Beetles were collected from 10 different places distributed inside the barns (corners and under the drinkers) by turnings over the litter with sterile small shovels. Collected beetles were placed in a sterile plastic container with perforated cover.
In the laboratory only beetles identified as Alphitobius diaperinus  were analyzed and divided into 5 pools each containing 10 beetles and then aseptically crushed using a sterile mortar. Swabs from the crushed beetles were streaked directly on mCCDA, and then the crushed insects were aseptically transferred into 9 ml Bolton broth and handled as described above.
Identification of Campylobacter
Campylobacter-like colonies were obtained by cultivation on Columbia blood agar (Oxoid) and then phenotypically identified  including motility testing with phase contrast microscopy and catalase as well as oxidase reactions. Thereafter, initially positive isolates were further identified using the biochemical reaction profiles obtained by the API Campy System (BioMerieux, Germany) according to the instructions of the manufacturer.
Genomic DNA was extracted from a 48 h bacterial culture on blood agar plates using High Pure PCR Template Preparation Kits (Roche Diagnostics GmbH, Mannheim, Germany) according to the manufacturer’s instructions. The DNA was eluted in 200 µl elution buffer. DNA was quantified spectrophotometrically using a Nanodrop® ND-1000 (Fisher Scientific GmbH, Schwerte, Germany).
Species confirmation and flaA-RFLP assays
The isolates were confirmed as C. jejuni or C. coli by using a multiplex PCR (mPCR) assay . flaA-restriction fragment length polymorphism (RFLP) analysis was done as previously described . The flaA amplicon was digested for 18 h at 37 °C with DdeI (Roche Diagnostics GmbH). The DNA segments were separated using 2.5 % agarose gels (Starlab GmbH, Hamburg, Germany) in tris-borate-EDTA buffer at 200 V for 1 h, stained with ethidium bromide and visualized under UV light. Documentation was done using a Bio Imaging System (Syngene, Cambridge, UK).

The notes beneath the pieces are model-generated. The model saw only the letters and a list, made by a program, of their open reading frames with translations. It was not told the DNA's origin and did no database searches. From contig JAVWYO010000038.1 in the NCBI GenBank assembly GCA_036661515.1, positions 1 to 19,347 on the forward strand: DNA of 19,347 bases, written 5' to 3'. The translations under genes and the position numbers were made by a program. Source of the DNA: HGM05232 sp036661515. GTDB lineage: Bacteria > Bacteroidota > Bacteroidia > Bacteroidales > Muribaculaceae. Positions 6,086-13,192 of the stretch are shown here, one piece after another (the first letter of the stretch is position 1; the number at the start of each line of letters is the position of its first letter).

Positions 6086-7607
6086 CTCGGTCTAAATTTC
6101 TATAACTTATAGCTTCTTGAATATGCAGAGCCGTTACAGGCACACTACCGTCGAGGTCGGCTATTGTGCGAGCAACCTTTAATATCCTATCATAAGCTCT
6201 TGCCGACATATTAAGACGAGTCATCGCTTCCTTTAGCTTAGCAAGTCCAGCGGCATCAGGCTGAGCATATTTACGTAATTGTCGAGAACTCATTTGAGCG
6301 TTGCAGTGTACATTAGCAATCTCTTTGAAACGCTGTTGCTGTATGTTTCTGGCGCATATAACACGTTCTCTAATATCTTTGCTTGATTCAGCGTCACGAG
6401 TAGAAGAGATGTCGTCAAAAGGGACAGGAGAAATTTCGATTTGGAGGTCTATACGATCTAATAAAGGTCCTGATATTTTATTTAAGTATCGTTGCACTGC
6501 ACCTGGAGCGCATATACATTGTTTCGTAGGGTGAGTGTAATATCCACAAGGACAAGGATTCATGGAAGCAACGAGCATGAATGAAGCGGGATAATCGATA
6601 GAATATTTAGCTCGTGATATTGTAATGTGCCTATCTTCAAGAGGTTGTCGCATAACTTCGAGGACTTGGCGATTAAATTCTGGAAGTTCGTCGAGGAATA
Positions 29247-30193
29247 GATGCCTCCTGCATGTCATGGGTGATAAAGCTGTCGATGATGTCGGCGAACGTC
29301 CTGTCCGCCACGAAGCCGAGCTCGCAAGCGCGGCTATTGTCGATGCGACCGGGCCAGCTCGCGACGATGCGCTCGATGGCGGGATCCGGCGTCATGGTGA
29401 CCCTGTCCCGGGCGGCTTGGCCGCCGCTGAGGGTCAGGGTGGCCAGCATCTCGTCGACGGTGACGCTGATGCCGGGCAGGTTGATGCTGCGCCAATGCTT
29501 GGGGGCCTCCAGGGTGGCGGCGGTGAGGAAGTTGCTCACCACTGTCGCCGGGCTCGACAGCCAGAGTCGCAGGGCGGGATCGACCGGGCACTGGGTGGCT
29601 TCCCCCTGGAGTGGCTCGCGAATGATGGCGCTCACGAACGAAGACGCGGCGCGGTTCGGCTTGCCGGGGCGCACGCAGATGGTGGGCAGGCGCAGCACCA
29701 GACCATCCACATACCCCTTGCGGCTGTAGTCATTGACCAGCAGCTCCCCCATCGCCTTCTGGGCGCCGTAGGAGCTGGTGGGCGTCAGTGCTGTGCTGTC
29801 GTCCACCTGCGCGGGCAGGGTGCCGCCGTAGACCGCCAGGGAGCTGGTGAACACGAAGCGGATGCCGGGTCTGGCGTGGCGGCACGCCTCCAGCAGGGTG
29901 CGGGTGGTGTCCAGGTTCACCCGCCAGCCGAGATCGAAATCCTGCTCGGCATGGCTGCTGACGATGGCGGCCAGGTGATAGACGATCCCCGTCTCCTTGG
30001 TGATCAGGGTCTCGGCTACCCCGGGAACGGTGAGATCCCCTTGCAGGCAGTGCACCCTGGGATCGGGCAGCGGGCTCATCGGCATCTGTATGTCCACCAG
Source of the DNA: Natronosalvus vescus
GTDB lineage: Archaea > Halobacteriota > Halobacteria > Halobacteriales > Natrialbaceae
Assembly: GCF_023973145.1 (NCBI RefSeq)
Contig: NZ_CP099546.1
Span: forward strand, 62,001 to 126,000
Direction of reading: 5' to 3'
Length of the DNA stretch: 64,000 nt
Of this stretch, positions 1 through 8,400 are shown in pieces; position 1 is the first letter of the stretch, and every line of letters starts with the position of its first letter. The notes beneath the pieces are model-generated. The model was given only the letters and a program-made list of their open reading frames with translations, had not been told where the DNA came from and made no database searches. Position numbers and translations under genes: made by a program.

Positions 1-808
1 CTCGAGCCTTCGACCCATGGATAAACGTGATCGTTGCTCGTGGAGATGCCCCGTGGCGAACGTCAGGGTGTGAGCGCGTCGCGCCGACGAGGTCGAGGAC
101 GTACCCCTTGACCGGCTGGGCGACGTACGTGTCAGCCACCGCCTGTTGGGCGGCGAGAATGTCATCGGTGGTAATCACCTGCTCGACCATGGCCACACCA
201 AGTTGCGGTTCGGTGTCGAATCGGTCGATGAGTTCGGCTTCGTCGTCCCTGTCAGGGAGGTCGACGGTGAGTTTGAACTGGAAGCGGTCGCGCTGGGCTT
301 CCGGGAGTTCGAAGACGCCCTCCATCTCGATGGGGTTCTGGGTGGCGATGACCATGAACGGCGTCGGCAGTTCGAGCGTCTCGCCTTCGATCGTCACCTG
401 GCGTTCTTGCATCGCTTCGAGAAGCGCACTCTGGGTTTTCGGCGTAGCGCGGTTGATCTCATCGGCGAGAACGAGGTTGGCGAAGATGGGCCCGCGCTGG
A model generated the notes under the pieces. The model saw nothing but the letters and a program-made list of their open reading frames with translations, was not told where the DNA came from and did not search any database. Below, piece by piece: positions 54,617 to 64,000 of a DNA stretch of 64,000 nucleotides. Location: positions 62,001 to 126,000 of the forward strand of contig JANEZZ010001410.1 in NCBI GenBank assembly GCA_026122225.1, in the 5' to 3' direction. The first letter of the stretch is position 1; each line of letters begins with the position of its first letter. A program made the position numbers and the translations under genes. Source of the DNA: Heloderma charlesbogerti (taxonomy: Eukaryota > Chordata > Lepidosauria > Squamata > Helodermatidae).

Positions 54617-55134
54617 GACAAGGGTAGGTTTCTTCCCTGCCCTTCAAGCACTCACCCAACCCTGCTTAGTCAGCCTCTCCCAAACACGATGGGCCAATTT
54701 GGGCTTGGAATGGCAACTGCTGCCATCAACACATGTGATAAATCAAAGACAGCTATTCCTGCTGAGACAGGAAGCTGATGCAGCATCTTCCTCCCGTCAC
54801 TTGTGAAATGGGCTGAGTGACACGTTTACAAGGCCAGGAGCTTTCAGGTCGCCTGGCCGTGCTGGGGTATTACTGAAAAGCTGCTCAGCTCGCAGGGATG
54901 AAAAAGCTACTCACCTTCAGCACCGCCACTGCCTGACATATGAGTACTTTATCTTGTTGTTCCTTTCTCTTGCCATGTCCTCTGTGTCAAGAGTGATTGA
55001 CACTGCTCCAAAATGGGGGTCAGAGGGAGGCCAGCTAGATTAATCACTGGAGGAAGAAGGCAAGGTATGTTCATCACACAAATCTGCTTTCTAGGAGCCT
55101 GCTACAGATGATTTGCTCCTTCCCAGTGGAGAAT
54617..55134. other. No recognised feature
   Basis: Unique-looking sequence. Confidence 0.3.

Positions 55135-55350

Measurements of environmental parameters
The following parameters were measured during the samplings near the bird level (between 9:00 and 11:00 a.m.). Temperature and relative humidity (RH) were measured with a thermo-hygrometer (Rotronic Date logger Hydrolog-D HygroClipSTemperatur/RH (Rotronic GmbH, Ettlingen, Germany) for about 30 min. The spot measurements of ammonia (NH3) and carbon dioxide (CO2) were carried out once during the samplings using Draegeraccuro® tube pump (Drägerwerk AG & Co. KGaA, Germany) and short term Draeger tube (Drägerwerk AG & Co. KGaA, Germany) number CH20501 for ammonia 5/a and 81 01 811 for carbon dioxide 100/a (Additional files 1, 2).
Campylobacter spp. were isolated from cloacal swabs of all investigated 5 organic turkey flocks. The cloacal swabs collected from 150 birds revealed that 147 birds were identified as Campylobacter positive (Table 1). In 13 cloacal swabs collected from birds in farm III and IV, each swab harboured two types of thermophilic campylobacters. In total, from 158 Campylobacter isolated from five turkey flocks, 89 (56.3 %) isolates were identified as C. coli and 69 (43.7 %) as C. jejuni. In total three Campylobacter isolate, one C. coli and two C. jejuni were isolated from the water sample in farm I and II, respectively. Additionally, 3 C. coli were isolated from darkling beetles collected from farm II (Table 1).
Prevalence of Campylobacter isolated from turkey
The prevalence of Campylobacter was high in all 5 organic turkey farms and ranged from (90 %) in farm II to (100 %) in the other four farms (Table 1). The distribution of Campylobacter spp. varied in the different farms. C. coli was the most prominent species in three farms (I, III and IV) with shares of 73.33, 85.71 and 52.78 %, respectively. C. jejuni isolates dominated in farms II and V with prevalence of 63.33 and 66.67 %, respectively.